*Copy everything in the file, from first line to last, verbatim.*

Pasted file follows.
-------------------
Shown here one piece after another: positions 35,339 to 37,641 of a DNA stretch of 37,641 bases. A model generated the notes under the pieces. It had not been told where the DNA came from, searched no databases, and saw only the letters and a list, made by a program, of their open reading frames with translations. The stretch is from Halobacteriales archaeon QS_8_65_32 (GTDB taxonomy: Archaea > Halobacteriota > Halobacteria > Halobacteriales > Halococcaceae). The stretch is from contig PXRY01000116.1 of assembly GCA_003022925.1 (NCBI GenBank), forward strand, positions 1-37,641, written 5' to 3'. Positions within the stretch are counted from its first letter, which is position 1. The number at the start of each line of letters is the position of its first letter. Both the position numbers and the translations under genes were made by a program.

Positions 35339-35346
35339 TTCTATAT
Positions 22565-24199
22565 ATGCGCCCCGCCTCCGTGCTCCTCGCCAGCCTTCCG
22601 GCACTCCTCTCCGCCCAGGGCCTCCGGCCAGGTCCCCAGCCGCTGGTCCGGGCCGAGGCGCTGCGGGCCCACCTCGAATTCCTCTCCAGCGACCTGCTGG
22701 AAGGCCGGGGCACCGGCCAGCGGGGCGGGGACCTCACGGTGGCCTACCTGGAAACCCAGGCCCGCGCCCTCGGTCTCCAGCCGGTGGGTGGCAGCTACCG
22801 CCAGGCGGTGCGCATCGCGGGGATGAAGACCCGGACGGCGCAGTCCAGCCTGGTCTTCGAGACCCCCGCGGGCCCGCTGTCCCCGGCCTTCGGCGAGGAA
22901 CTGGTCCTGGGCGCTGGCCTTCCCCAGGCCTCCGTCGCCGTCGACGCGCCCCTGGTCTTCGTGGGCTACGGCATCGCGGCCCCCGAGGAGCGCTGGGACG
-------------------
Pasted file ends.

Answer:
Shown here one piece after another: positions 35,339 to 37,641 of a DNA stretch of 37,641 bases. A model generated the notes under the pieces. It had not been told where the DNA came from, searched no databases, and saw only the letters and a list, made by a program, of their open reading frames with translations. The stretch is from Halobacteriales archaeon QS_8_65_32 (GTDB taxonomy: Archaea > Halobacteriota > Halobacteria > Halobacteriales > Halococcaceae). The stretch is from contig PXRY01000116.1 of assembly GCA_003022925.1 (NCBI GenBank), forward strand, positions 1-37,641, written 5' to 3'. Positions within the stretch are counted from its first letter, which is position 1. The number at the start of each line of letters is the position of its first letter. Both the position numbers and the translations under genes were made by a program.

Positions 35339-35346
35339 TTCTATAT
Positions 22565-24199
22565 ATGCGCCCCGCCTCCGTGCTCCTCGCCAGCCTTCCG
22601 GCACTCCTCTCCGCCCAGGGCCTCCGGCCAGGTCCCCAGCCGCTGGTCCGGGCCGAGGCGCTGCGGGCCCACCTCGAATTCCTCTCCAGCGACCTGCTGG
22701 AAGGCCGGGGCACCGGCCAGCGGGGCGGGGACCTCACGGTGGCCTACCTGGAAACCCAGGCCCGCGCCCTCGGTCTCCAGCCGGTGGGTGGCAGCTACCG
22801 CCAGGCGGTGCGCATCGCGGGGATGAAGACCCGGACGGCGCAGTCCAGCCTGGTCTTCGAGACCCCCGCGGGCCCGCTGTCCCCGGCCTTCGGCGAGGAA
22901 CTGGTCCTGGGCGCTGGCCTTCCCCAGGCCTCCGTCGCCGTCGACGCGCCCCTGGTCTTCGTGGGCTACGGCATCGCGGCCCCCGAGGAGCGCTGGGACG